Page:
Everyone knows that their game consoles, appliances and HDTVs are energy vampires, and while Energy Star-certified products tell us which gadgets are more green-friendly than others, we still don't know just how much juice they're actually sucking down in a given day. Enter Sassor, a start-up from Japan that's created a system to monitor the electrical consumption of anything plugged into a wall outlet -- from PCs to refrigerators. It tracks power consumption using current sensors clamped onto power cords, which communicate wirelessly via ZigBee with an module (based on an Arduino design) that uploads the info to the cloud.
Through the web portal, users can track energy consumption on a per-device basis in real-time, letting them figure out which gadgets are most responsible for their sky-high utility bill -- and take appropriate steps to correct the problem. Currently, it's aimed solely at businesses, but once Sassor's on its feet, funding-wise, the plan is to also put them in people's homes. The company told us it'll ditch ZigBee in favor of a WiFi solution in such future iterations, and it'll make an SDK and the system APIs available to all so that people can program for the platform and improve it in ways currently not contemplated. Alas, there's neither a timetable nor a price for the consumer version just yet, but you can see some pictures of the hardware's innards below.
Sassor wants to let users know just how much electricity their gadgets are wasting (hands-on) originally appeared on Engadget on Mon, 18 Jun 2012 21:59:00 EST. Please see our terms for use of feeds.Permalink | Email this | Comments
The Artisan's Asylum has a few guiding principles, one of which is anyone can "make." We assume one of the others is "you can never have too many hexapods." If Stompy, the giant rideable bot, is a bit much for you to handle (or store), then maybe Hexy is more your speed. He's got six legs and 20 servos, but at only $200, he's much cheaper than similar hexapod kits and, most importantly, more adorable. The bot is the brain child of Joseph Schlesinger, a resident at the Somerville hacker space who saw a need for a low-cost but serious robotics kit. Since hitting Kickstarter in May, his creation has raked in roughly $86,000 in pledges, far surpassing his original goal of thirteen grand. We swung by Joe's booth to get a taste of what exactly his hundreds of backers have bought into and to find out what's next for the budding bot entrepreneur.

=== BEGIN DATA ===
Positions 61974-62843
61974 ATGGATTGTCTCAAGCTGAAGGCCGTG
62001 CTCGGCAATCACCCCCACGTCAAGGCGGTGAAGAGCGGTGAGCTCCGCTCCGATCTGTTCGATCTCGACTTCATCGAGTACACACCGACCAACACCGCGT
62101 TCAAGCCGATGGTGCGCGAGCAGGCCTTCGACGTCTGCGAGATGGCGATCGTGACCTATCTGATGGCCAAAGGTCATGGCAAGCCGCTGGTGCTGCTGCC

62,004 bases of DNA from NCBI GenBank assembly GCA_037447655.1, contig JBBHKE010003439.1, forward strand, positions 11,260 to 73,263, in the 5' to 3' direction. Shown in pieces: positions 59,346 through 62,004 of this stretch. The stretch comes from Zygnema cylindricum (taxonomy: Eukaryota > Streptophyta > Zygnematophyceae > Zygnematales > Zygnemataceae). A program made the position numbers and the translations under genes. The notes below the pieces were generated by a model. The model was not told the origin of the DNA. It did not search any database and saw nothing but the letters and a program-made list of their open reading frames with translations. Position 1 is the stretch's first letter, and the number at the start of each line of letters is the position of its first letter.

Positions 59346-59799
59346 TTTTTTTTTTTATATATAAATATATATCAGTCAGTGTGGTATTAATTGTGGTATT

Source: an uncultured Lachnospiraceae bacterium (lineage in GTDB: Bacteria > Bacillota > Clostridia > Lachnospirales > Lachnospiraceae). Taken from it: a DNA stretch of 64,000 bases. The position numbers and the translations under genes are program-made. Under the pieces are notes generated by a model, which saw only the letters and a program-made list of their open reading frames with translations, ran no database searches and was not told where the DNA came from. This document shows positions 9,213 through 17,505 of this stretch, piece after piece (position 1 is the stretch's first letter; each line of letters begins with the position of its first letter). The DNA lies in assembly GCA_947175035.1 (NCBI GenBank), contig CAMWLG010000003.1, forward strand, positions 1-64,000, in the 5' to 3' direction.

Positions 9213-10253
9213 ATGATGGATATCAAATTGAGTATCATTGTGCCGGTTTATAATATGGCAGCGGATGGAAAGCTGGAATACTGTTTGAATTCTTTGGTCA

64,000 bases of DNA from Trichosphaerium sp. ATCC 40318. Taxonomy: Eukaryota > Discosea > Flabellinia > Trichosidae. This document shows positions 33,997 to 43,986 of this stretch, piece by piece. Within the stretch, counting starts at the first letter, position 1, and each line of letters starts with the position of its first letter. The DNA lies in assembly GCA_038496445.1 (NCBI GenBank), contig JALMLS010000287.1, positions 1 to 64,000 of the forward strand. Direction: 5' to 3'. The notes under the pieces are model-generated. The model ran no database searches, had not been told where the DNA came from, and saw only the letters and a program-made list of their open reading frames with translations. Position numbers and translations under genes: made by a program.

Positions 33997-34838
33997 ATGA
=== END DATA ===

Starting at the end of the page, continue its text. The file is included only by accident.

Gallery: Hexy the hexabot hands-on
Hexy: hands-on with the adorable, affordable hexapod (video) originally appeared on Engadget on Thu, 14 Jun 2012 18:41:00 EST. Please see our terms for use of feeds.Permalink | Email this | Comments
Not far from the bustling labs of Northeastern University is the even more bustling hacker space known as Artisan's Asylum. The roughly 30,000 square foot complex is home to more than 100 makers, tinkerers and artists who building all sorts of crazy contraptions. One of the less ostentatious projects being worked on within its cavernous halls though, is the Rascal Micro. This tiny board is home to an ARM-based SOC and has its hungry, open-sourced eyes on competitors like Arduino and Beagle. Brandon Stafford, the creator, boiled down its primary selling points to this: "it's maybe 25 times faster, has 1,000 times more storage." Where as the Arduino excels at making things blink, move or Tweet, the Rascal Micro has enough power to function as a full-fledged web server.
Gallery: Rascal Micro hands-on